Chapter 4

Measuring Your Body

9 10 11 1. High bust (directly under arms) 2. Bust (fullest level) 3. Under bust (ribcage) 4. Waist 5. High hip 6. Hip (fullest level, and note distance from waist) 7. Shoulder to bust point 8. Shoulder to waist 9. Shoulder (width) 10. Sleeve length (shoulder to wrist, with arm bent) 11. Back waist length

1 2 3 4 5 6

custom-fitted to your body. Once you have this paper pattern, its easy to adjust and customize the shape to develop the type of leg curve and waist height you want. Bras, another type of innerwear, require the most fitting. Cup fit is very important, since the vast majority of women are wearing bra cups that are too small! After the cup is correct, getting the band to fit is a relatively easy adjustment. And fitting a bra becomes much easier when you use a fabric with at least some stretch. Ill address more of the unique fitting aspects of bras in chapter 5.

Good Fit Starts with Accurate Measuring

The first step in making any type of lingerie, whether youre working with a commercial pattern or creating your

own, is to take accurate body measurements. Its best to have someone else help take your measurements, although its not always easy to round up a helper when you need one. To measure for innerwear, wear undergarments that fit well; if youre sewing sleepwear, this isnt really necessary. You wont need to compare all these measurements every time you sew; just use the ones that relate to the garment youre making and to your figure variations. First, place a 1-in.-wide belt or pin a piece of firm, nonstretchy ribbon or trim snugly around your waist and adjust it to your natural waistline. This will serve as a guide when taking your waist measurement and front- and back-waist lengths. Especially if youre working alone, stand in front of a fulllength mirror so you can check that the tape is level for each measurement.

Fitting and Creating Patterns


Measuring Your Full Torso for a Bodysuit or Teddy

Compare your full-torso measurement to that of your pattern to decide whether the pattern needs adjusting.



1. Measure your torso back to front from the bone at the base of your neck, down between your legs, and up front to the hollow at the base of your neck. Follow the curves of your body, keeping the tape snug.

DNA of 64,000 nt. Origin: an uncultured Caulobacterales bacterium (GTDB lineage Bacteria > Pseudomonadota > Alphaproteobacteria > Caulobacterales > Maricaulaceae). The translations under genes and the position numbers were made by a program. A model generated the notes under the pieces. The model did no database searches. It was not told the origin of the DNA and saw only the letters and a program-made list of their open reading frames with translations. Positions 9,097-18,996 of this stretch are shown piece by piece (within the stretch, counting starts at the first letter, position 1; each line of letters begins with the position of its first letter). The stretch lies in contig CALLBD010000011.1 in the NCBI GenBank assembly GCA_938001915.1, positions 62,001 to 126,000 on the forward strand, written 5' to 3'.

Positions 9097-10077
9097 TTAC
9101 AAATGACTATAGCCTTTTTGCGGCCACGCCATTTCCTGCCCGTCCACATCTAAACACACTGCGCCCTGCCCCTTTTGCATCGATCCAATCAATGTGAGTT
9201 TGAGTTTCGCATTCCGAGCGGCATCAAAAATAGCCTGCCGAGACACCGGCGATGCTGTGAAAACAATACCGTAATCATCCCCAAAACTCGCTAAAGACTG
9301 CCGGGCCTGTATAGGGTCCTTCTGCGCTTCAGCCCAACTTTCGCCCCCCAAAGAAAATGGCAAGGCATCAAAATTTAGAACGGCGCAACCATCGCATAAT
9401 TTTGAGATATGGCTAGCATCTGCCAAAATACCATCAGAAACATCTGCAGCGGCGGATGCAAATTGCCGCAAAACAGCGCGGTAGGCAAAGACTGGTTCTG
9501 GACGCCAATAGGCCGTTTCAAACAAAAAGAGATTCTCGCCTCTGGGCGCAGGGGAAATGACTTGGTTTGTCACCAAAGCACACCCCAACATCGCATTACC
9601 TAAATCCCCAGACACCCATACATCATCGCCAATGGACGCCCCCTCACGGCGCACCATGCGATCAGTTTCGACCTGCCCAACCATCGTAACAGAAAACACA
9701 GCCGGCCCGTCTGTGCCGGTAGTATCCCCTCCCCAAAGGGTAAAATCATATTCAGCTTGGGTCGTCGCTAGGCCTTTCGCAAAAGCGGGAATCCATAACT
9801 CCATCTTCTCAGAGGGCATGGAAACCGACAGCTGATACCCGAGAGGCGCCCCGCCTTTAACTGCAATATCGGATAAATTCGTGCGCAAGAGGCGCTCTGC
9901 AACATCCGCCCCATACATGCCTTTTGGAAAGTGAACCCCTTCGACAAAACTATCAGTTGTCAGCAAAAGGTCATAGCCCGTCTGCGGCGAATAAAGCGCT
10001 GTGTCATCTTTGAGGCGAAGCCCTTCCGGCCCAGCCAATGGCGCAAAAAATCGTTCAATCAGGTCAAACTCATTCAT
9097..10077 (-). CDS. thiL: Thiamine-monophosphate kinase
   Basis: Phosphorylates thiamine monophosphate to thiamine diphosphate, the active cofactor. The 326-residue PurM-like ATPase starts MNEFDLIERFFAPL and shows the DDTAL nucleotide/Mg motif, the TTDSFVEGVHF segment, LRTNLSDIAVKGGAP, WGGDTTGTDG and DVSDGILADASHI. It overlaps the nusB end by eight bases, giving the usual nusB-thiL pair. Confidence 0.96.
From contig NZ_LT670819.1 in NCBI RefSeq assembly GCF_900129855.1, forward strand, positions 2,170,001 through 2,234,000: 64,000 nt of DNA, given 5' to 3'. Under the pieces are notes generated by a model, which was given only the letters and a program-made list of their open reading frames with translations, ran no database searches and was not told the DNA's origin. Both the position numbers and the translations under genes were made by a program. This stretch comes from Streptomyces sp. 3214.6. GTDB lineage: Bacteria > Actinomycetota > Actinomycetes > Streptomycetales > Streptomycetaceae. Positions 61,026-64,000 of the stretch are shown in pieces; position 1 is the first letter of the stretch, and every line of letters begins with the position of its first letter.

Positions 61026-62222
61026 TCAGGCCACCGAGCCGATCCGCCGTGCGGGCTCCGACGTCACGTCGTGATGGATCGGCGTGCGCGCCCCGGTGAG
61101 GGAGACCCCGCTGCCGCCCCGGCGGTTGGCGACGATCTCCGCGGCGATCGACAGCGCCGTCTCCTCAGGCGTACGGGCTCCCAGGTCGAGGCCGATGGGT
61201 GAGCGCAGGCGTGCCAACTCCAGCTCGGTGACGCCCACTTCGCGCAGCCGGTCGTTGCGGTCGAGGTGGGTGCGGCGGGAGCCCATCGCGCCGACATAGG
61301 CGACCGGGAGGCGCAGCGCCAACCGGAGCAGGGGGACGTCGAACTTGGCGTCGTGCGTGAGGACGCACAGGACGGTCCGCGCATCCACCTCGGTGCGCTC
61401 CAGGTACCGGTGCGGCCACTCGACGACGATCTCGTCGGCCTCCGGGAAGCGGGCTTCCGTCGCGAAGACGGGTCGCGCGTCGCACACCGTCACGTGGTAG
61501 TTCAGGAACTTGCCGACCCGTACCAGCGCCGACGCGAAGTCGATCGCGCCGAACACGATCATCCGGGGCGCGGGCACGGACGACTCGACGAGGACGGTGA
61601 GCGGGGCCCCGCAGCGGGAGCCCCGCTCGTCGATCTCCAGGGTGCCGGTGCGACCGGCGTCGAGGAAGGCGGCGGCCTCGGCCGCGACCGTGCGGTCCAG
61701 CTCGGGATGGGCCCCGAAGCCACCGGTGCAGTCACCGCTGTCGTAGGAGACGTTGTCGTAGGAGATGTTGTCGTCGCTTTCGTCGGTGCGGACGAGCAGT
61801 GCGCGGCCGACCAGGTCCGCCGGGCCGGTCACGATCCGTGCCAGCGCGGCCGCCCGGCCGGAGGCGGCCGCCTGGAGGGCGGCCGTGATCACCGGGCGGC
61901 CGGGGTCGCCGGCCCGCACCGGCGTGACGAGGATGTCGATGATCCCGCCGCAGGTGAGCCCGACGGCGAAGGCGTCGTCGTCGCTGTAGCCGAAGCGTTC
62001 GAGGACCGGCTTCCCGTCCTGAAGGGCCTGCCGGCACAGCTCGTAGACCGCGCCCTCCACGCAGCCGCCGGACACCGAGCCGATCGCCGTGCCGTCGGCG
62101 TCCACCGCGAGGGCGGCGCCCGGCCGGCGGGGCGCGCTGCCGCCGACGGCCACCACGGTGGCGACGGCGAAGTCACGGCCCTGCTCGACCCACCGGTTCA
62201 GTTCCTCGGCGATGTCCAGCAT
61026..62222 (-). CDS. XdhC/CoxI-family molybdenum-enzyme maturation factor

Center front

Center back

2. Measure the front and back pattern tissue at the center from the shoulder to crotch seam, following the curves at the center back. Add the front and back lengths for the fulltorso length, then compare that with your body measurement. For a pattern with separate straps, measure your body and the pattern from the bust point to the back waist.

Alter here. 3. If you need to alter the pattern, adjust the front and back between the bust and waist and/or between the waist and hip.

The illustration on p. 63 lists the body measurements youll need to know for sewing various types of lingerie. Take your measurements as shown and record them on a sheet of paper. The full-torso measurement, shown in the illustration above, is helpful for fitting one-piece garments like bodysuits and teddies (and also, by the way, for swimsuits). The crotch-depth measurement,

shown in the illustration on the facing page, will be used for adjusting pants and for creating a custom panty pattern.

Working with Commercial Patterns

Comparing your body measurements to the suggested measurements on the pattern will, ideally, help you select a pattern size. But many bodies require different sizes in different areas, which can make choosing a pattern size more confusing. For lingerie other than bras, theres no need to make this complicated. For full-body garments, its often better to choose a pattern based on your high-